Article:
Anime rendering software and the industry

Sci-fi, film, manga, novels, games, figurines and other geekery

Moderators: Committee, Moderators

Post Reply
User avatar
Posts: 1823
Joined: Thu Jan 01, 1970 1:00 am
Location: Basingstoke

Anime rendering software and the industry

Post by sadie » Sun Jan 04, 2015 3:02 am

Thoughts inspired by a video on the latest developments in anime-style rendering. Emphasis is on games (it's currently a plugin to Unity engine), but with a suggestion it could be used for actual anime, and you can be certain similar tools are used for the real thing.


When it comes to using things like this for anime production, I'm of two minds. On the one hand, modern technology like this makes possible things that otherwise wouldn't be - such as the seamless blending of 2D and 3D graphics that they keep zeroing in on but still haven't quite got perfect (you can see the progress each year if you look closely, as well as the difference in each studio's approach); and it reduces the dependence on laborious work by underpaid artists, making it easier for a small, low-budget studio to compete with the big boys while telling a move unusual story (eg Garden of Words). On the other hand, having a standard toolkit is contributing to the sense that anime - at least mainstream anime - tend to look quite similar and mass-produced.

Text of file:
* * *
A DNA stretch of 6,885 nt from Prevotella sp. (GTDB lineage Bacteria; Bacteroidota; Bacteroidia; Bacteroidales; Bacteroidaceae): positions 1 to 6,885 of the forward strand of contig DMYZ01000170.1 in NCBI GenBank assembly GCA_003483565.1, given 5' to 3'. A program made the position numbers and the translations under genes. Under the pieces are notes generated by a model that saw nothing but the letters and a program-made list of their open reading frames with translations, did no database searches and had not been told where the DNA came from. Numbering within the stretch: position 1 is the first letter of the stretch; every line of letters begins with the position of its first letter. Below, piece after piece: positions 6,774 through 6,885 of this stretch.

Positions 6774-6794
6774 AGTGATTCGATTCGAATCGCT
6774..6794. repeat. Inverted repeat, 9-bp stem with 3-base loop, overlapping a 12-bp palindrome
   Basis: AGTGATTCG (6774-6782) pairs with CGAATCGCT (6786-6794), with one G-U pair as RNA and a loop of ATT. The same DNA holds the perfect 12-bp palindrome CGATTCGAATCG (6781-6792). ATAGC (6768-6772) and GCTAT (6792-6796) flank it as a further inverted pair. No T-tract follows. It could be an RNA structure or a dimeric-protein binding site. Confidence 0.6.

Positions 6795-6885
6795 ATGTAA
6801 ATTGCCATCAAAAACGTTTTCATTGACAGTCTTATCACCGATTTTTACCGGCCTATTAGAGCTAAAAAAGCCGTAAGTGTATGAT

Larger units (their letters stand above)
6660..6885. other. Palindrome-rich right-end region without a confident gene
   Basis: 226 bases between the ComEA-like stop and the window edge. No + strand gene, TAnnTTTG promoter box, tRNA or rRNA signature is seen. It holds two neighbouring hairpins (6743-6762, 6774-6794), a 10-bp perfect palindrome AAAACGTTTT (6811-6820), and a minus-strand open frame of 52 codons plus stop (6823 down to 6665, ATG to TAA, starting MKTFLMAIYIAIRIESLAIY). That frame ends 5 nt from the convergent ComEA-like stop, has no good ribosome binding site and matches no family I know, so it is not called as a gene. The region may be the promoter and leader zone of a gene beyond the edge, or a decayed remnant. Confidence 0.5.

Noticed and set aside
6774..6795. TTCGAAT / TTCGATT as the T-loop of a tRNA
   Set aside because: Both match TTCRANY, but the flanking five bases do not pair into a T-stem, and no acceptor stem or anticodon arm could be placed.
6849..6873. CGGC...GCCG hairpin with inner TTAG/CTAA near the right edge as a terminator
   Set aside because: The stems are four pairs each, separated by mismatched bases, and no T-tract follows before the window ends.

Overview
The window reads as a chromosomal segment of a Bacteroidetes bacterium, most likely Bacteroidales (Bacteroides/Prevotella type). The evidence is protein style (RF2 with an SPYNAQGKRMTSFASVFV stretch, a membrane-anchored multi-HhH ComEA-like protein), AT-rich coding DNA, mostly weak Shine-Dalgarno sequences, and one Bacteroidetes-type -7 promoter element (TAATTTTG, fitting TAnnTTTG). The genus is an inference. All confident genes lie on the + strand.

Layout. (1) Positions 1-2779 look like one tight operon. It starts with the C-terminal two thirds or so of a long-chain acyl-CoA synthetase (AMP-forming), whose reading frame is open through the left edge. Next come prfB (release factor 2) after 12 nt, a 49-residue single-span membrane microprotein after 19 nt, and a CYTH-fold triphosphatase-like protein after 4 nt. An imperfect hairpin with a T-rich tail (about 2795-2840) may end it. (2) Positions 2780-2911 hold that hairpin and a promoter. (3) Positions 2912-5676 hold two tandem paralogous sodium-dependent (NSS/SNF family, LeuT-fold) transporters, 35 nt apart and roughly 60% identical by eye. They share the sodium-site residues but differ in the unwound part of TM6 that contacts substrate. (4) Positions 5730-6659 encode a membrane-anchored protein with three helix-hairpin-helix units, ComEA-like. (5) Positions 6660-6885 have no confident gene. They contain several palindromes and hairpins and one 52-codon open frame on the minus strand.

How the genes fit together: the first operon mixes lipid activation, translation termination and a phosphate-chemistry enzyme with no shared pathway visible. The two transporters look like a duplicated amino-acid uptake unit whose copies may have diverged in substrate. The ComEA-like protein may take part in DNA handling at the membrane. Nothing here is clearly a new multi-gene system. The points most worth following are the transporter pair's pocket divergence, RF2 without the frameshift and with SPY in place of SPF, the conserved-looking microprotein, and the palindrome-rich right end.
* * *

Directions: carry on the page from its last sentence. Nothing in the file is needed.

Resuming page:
Oh, did I say that out loud?

User avatar
Non-Blood-Related Sister
Posts: 199
Joined: Wed Jul 23, 2014 1:21 pm
Location: A32

Post by NoviceOtaku » Sun Jan 04, 2015 12:17 pm

How bizarre, I watched this animation "Hill Climb Girl" the other day, and I thought something wasn't quite right.

I think its just going to be one of those things where its going to be strange to begin with but after a while we will probably wont think nothing more of it. Also I'm sure there will be split of otakus who are extremely against and those who are for.

User avatar
Androgynous Bishounen
Posts: 112
Joined: Tue Sep 02, 2014 7:19 pm

Post by MrChom » Mon Jan 05, 2015 4:47 pm

Anime has always suffered from a high degree of "sameyness" (technical term). Merely adding in computer shading and animation won't make anything look more or less mass produced than now because there will always be a group of directors who just ask "How far can I take this?"

Post Reply